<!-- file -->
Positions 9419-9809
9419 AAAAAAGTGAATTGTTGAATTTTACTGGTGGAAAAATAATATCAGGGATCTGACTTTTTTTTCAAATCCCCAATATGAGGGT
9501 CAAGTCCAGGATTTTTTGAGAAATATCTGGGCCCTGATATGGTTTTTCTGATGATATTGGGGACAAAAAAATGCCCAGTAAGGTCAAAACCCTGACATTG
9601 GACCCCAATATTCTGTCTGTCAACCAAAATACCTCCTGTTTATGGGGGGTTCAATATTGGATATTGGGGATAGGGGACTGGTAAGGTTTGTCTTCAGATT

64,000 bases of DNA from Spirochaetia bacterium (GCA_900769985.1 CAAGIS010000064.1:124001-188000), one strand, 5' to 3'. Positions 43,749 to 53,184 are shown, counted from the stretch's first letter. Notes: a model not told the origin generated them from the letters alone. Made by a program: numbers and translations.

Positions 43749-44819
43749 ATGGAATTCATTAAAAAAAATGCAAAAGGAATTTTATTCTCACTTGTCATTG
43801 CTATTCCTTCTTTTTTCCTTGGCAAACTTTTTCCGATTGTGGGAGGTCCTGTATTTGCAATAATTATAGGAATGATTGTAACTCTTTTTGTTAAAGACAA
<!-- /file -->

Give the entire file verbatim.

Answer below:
Positions 9419-9809
9419 AAAAAAGTGAATTGTTGAATTTTACTGGTGGAAAAATAATATCAGGGATCTGACTTTTTTTTCAAATCCCCAATATGAGGGT
9501 CAAGTCCAGGATTTTTTGAGAAATATCTGGGCCCTGATATGGTTTTTCTGATGATATTGGGGACAAAAAAATGCCCAGTAAGGTCAAAACCCTGACATTG
9601 GACCCCAATATTCTGTCTGTCAACCAAAATACCTCCTGTTTATGGGGGGTTCAATATTGGATATTGGGGATAGGGGACTGGTAAGGTTTGTCTTCAGATT

64,000 bases of DNA from Spirochaetia bacterium (GCA_900769985.1 CAAGIS010000064.1:124001-188000), one strand, 5' to 3'. Positions 43,749 to 53,184 are shown, counted from the stretch's first letter. Notes: a model not told the origin generated them from the letters alone. Made by a program: numbers and translations.

Positions 43749-44819
43749 ATGGAATTCATTAAAAAAAATGCAAAAGGAATTTTATTCTCACTTGTCATTG
43801 CTATTCCTTCTTTTTTCCTTGGCAAACTTTTTCCGATTGTGGGAGGTCCTGTATTTGCAATAATTATAGGAATGATTGTAACTCTTTTTGTTAAAGACAA